Man of the Hour
Little Boy Lost
Take it to the Mattress
Come for Me
The Harrisons – No Fighting in the War Room
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‘‘No Fighting In The War Room’ is the debut of the year’ Update album of the week
‘Harrisons’ dashing debut proves there’s more to them than a postcode shared with the Arctic Monkeys’ Uncut
‘Combines spikiness with a raw dancefloor pulse.’ Q
No Fighting In The War Room is the debut album from hotly-tipped Sheffield four-piece Harrisons. Fans of earthy lyrics, northern accents, hard guitars and good old fashioned rock ‘n’ roll read on, but don’t be too quick to pigeonhole – Harrisons may hail from the same fertile scene that spawned the ubiquitous Arctic Monkeys, but this debut album is in a class of its own.
“We feel we have made an album of diversity,” say the band. “It sounds like everything we wanted and more. It has the slower numbers, it has the faster numbers, the upbeat and downbeat numbers. The production is perfect to our initial vision and we couldn’t be happier.”
Recorded in five weeks at Lincolnshire’s Chapel Studios with producer Hugh Jones, the album is a tour de force of British guitar music, recalling the slice-of-life lyrics of The Jam, the intensity of The Clash and the attitude of The Verve. Clearly, producer Jones, whose prior credits include Echo And The Bunnymen, The Teardrop Explodes and The Stranglers, was the perfect man for the job.
“The endless list of high quality bands that he produced left his ability in no question and working with him bore fruits almost instantly,” say the band. “We all learned a great deal from just observing him work and he has the most fascinating rock and roll stories any young music geek could wish for.”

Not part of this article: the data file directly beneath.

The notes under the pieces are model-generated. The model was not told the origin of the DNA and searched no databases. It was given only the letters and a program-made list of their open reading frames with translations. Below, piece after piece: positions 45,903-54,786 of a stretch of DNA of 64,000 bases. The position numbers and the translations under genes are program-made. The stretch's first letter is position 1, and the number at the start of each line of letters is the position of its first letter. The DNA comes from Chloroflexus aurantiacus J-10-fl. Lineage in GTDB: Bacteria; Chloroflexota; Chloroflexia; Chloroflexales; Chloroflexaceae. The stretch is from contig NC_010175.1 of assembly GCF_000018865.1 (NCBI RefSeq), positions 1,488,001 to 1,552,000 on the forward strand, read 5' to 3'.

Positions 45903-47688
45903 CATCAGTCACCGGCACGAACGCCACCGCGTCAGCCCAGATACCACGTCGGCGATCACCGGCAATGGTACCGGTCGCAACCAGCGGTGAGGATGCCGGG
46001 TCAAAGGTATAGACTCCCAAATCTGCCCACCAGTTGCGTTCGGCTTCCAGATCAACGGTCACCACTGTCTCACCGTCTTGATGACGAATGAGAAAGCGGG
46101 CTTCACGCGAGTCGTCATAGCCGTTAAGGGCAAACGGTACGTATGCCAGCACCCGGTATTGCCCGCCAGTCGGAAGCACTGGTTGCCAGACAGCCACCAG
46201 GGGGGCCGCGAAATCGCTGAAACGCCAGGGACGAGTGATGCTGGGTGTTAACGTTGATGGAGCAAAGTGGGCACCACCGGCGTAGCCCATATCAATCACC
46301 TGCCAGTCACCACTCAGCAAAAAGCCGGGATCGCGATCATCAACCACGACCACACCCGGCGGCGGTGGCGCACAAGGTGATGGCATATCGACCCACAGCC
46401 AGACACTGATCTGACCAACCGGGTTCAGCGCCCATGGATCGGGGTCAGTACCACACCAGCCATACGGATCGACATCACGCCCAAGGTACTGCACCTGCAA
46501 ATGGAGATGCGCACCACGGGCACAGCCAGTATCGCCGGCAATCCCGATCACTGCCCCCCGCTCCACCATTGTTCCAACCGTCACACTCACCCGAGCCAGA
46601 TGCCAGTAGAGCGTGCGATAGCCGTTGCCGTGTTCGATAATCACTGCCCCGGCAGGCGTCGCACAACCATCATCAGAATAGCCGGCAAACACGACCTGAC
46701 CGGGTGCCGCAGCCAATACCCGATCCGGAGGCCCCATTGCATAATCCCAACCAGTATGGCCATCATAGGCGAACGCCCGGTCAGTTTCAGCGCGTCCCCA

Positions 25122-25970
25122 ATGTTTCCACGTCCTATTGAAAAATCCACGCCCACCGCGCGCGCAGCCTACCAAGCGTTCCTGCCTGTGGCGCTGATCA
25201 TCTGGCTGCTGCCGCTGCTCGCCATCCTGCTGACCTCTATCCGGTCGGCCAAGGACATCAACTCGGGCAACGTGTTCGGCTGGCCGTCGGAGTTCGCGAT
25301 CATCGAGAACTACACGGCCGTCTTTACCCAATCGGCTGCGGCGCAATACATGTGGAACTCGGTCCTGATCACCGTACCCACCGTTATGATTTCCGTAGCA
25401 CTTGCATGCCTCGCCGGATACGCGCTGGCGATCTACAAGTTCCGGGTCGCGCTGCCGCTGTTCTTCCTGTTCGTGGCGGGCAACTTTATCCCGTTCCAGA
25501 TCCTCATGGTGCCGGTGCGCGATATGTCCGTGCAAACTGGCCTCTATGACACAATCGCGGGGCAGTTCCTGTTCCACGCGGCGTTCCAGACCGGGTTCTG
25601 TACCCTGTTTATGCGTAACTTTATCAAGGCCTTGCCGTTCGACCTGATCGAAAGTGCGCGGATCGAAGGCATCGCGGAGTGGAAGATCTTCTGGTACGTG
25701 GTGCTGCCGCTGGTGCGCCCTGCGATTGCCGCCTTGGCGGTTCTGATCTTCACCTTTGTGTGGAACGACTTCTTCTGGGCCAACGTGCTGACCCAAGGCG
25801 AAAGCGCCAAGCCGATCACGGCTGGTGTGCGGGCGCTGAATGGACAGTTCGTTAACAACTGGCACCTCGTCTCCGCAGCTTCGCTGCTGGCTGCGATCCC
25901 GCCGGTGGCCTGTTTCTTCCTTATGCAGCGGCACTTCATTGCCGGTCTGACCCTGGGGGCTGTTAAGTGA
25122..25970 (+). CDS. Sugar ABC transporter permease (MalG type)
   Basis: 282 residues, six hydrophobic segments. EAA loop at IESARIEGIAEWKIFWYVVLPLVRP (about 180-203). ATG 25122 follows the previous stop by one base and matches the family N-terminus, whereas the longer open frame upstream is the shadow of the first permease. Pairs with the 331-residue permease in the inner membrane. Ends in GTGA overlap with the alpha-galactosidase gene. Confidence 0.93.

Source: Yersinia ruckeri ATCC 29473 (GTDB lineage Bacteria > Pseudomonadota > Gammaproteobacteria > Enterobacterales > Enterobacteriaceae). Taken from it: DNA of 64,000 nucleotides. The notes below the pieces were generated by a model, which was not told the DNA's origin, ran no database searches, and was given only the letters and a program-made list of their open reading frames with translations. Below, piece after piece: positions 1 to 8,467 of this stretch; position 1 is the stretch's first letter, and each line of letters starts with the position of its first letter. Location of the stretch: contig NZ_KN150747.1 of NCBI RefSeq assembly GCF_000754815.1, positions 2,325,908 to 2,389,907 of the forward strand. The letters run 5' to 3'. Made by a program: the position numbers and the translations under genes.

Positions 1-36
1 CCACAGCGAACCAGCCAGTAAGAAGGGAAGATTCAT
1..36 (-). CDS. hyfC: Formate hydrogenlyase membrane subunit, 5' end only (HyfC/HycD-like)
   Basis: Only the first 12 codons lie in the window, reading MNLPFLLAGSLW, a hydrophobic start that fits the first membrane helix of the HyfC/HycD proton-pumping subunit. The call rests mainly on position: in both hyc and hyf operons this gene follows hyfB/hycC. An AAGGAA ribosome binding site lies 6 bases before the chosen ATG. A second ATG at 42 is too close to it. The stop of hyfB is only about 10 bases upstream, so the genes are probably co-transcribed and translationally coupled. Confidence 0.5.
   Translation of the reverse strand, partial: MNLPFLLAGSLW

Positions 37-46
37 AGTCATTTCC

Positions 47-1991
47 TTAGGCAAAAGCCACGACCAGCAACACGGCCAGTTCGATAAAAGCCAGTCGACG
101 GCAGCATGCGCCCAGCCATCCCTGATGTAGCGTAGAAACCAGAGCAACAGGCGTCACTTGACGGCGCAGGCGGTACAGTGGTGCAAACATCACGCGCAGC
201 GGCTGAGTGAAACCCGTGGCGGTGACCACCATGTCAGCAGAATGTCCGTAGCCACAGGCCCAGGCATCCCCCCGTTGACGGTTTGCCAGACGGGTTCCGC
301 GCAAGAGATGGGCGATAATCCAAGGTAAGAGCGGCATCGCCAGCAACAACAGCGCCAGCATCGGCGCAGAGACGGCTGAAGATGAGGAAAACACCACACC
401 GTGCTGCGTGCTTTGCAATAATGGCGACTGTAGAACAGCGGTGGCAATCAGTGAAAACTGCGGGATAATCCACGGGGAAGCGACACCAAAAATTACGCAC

The outcome is an album of contrasts, ringing with northern charm, blue-collar social commentary and a wealth of musical styles. Former single Monday’s Arms is vitriolic disco, Take It To The Mattress has a dangerously infectious riff and Blue Note is a terrace anthem in the making. Elsewhere, Man Of The Hour is a taut exercise in post-punk, Listen is the album’s lighters-aloft moment and Come For Me brings things to a dramatic, fist-clenching close.
With No Fighting In The War Room, Harrisons have delivered an album that’s worthy of the weight of expectation heaped on them by fans and the press. The band – comprising vocalist Adam Taylor, guitarist Ben Stanton, drummer Mark White and bass guitarist Ashley Birch – formed two years ago in Hillsborough, Sheffield before the term ‘New Yorkshire’ had even been dreamed of. Naming themselves after Harrison Road, a local street whose sign they eventually procured and used as a stage prop, they soon made a splash on the emerging local scene. Things moved quickly after that, with the band gigging around the country (and being the support band of choice for The Twang and The Enemy), picking up high profile fans (Steve Lamacq, Phill Jupitus), storming South By Southwest (“we just got bollocksed for five days and ran amock”) and recreating the football scene from Kes for the Blue Note video, roping in Phoenix Nights star Steve Edge as the PE teacher and winning the approval of Kes director Ken Loach in the process.